Chen, S., Ze, Y., Wilkinson, A., Deshpande, A. J., Sidoli, S., Krajewski, K., Strahl, B. D., Garcia, B. A., Armstrong, S. A., Patel, D. J. and Gozani, O. (2015). The PZP domain of AF10 senses unmodified H3K27 to regulate DOT1L-methylation at H3K79. Mol. Cell 60, 319-327.
AML1-ETO, a fusion protein generated by the t(8;21) translocation in acute myeloid leukemia, is a transcription factor implicated in both gene repression and activation. AML1-ETO oligomerization, mediated by the NHR2 domain, is critical for leukemogenesis, making it important to identify co-regulatory factors that ‘read’ the NHR2 oligomerization and contribute to leukemogenesis. Here in a project championed by the Robert Roeder laboratory (Rockefeller University), we show that in human leukemia cells, AML1-ETO resides and functions through a stable AML1-ETO-containing transcription factor complex (AEFTC) that contains several haematopoietic transcription co(factors). These AEFTC components stabilize the complex through multivalent interactions, provide multiple DNA-binding domains for diverse target genes, co-localize genome wide, cooperatively regulate gene expression, and contribute to leukemogenesis. Within the AETFC complex, AML1-ETO oligomerization is required for a specific interaction between the oligomerized NHR2 domain and a novel NHR2-binding (N2B) motif in E proteins. Crystallographic analysis of the NHR2-N2B complex reveals a unique interaction pattern in which the N2B peptide makes direct contact with side chains of two NHR2 domains as a dimer, providing a novel model of how dimeric/oligomeric transcription factors create a new protein-binding interface through dimerization/oligomerization. Intriguingly, disruption of this interaction by point mutations abrogates AML1-ETO-induced haematopoietic stem/progenitor cell self-renewal and leukemogenesis. These results reveal new mechanisms of action of AML1-ETO, and provide a potential therapeutic target in t(8;21)-positive acute myeloid leukemia.
Sun, X-J., Wang, Z., Wang, L., Jiang, Y., Chen, W-Y., Melnick, A., Patel, D. J., Nimer, S. D. & Roeder, R. G. (2013). A stable transcription factor complex nucleated by dimeric AML1-ETO controls leukemogenesis. Nature 500, 93-97.
Mechanisms that Regulate the DNA Damage Response
DNA double-stranded breaks present a serious challenge for eukaryotic cells. The inability to repair breaks leads to genomic instability, carcinogenesis, and cell death. During the double-strand break response, mammalian chromatin undergoes reorganization demarcated by H2A.X Ser 139 phosphorylation (γ-H2A.X). The goal is to identify and characterize new mechanisms that regulate pathways associated with the DNA damage response.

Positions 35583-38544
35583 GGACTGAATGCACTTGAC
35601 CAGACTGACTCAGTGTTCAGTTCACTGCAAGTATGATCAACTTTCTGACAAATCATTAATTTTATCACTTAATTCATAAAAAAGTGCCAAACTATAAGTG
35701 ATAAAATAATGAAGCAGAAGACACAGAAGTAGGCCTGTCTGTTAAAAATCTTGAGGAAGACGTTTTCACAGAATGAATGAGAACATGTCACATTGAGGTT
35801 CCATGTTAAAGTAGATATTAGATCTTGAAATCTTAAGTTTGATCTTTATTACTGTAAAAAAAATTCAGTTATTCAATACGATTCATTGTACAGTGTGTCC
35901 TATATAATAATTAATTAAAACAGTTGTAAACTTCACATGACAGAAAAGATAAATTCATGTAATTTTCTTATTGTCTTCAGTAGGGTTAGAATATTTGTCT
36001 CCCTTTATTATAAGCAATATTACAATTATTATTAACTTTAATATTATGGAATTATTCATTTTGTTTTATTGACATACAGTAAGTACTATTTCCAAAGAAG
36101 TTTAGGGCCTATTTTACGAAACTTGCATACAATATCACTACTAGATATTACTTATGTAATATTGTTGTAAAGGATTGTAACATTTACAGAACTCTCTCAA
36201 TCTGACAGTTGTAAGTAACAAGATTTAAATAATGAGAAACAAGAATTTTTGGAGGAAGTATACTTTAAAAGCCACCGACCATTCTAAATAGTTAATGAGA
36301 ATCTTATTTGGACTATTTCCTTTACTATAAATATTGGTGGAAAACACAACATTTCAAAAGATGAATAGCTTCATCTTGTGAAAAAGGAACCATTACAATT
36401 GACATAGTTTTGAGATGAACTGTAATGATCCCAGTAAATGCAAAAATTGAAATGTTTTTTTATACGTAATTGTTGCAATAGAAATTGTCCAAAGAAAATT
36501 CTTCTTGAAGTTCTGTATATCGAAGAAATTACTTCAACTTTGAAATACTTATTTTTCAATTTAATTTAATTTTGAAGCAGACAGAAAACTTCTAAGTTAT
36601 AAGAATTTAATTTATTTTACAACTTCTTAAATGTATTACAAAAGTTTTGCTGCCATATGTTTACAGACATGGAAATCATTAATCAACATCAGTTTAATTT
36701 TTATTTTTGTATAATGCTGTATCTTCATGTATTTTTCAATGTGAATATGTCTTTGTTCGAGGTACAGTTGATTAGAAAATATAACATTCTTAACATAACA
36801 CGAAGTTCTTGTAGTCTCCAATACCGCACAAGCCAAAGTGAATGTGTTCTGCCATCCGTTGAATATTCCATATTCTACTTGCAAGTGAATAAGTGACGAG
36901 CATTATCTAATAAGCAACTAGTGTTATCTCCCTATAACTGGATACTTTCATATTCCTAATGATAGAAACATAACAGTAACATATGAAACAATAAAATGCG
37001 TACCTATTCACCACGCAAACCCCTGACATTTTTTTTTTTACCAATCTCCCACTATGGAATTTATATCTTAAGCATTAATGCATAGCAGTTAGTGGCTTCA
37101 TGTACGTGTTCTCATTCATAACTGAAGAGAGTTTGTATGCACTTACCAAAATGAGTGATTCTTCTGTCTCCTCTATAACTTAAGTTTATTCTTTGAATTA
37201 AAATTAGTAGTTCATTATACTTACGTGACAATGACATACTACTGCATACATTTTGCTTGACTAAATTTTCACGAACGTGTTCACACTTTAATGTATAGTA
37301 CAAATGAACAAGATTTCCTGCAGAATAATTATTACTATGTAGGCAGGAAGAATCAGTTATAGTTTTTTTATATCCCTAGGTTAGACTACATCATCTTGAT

In a collaborative project championed by the David Allis laboratory (Rockefeller University), a new regulatory mechanism has been identified that is mediated by WSTF (Williams-Beuren syndrome transcription factor), a component of the WICH complex (WSTF-ISWI ATP-dependent chromatin-remodeling complex). The results show that WSTF phosphorylates Tyr 142 of H2A.X, and that WSTF activity have an important role in regulating several events that are critical for the DNA damage response.
Xiao, A., Li, H., Shechter, D., Ahn, S. H., Fabrizio, L., Erajument-Bromage, H., Murakami-Ishibe, S., Wang, B., Tempst, P., Hofmann, K., Patel, D. J., Elledge, S. J. & Allis, C. D. (2009). WSTF regulates the DNA damage response of H2A.X via a novel tyrosine kinase activity. Nature 457, 57-62. [PubMed Abstract]
Mechanistic Insights into Gene Silencing along the Chromatin Fiber
Many studies over the past decade have alluded to self-association of silencing proteins as a key event in the spreading of chromatin modifications and gene silencing along the chromatin fiber. Our goal has been to identify a polymeric domain in a silencing complex and demonstrate that this domain is important for spreading of the silencing complex.
RNA interference (RNAi) plays a pivotal role in the formation of heterochromatin at the fission yeast centromeres. The RITS complex, composed of heterochromatic siRNAs, siRNA-binding protein, Ago1, the chromodomain protein, Chp1, and Ago1/Chp1-interacting protein, Tas3, provides a physical tether between the RNAi and heterochromatin assembly pathways. Together with the Danesh Moazed laboratory (Harvard Medical School), we have reported on the structural and functional characterization of a C-terminal Tas3 alpha-helical motif (TAM), which self-associates into a helical polymer and is required for cis-spreading of RITS in centromeric DNA regions. Site-directed mutations of key residues within the hydrophobic monomer-monomer interface disrupt Tas3-TAM polymerization in vitro and result in loss of gene silencing, spread of RITS, and a dramatic reduction in centromeric siRNAs in vivo. These results demonstrate that in addition to the chromodomain of Chp1 and siRNA-loaded Ago1, Tas3 polymerization, mediated via Tas3-TAM, is required for RITS spreading and efficient heterochromatic gene silencing at centromeric repeat regions.
Li, H., Motamedi, M., Wang, Z., Patel, D. J. & Moazed, D. (2009), An alpha motif of Tas3 C-terminus mediated RITS cis-spreading and promotes heterochromatin gene silencing. Mol. Cell 34, 155-167. [PubMed Abstract]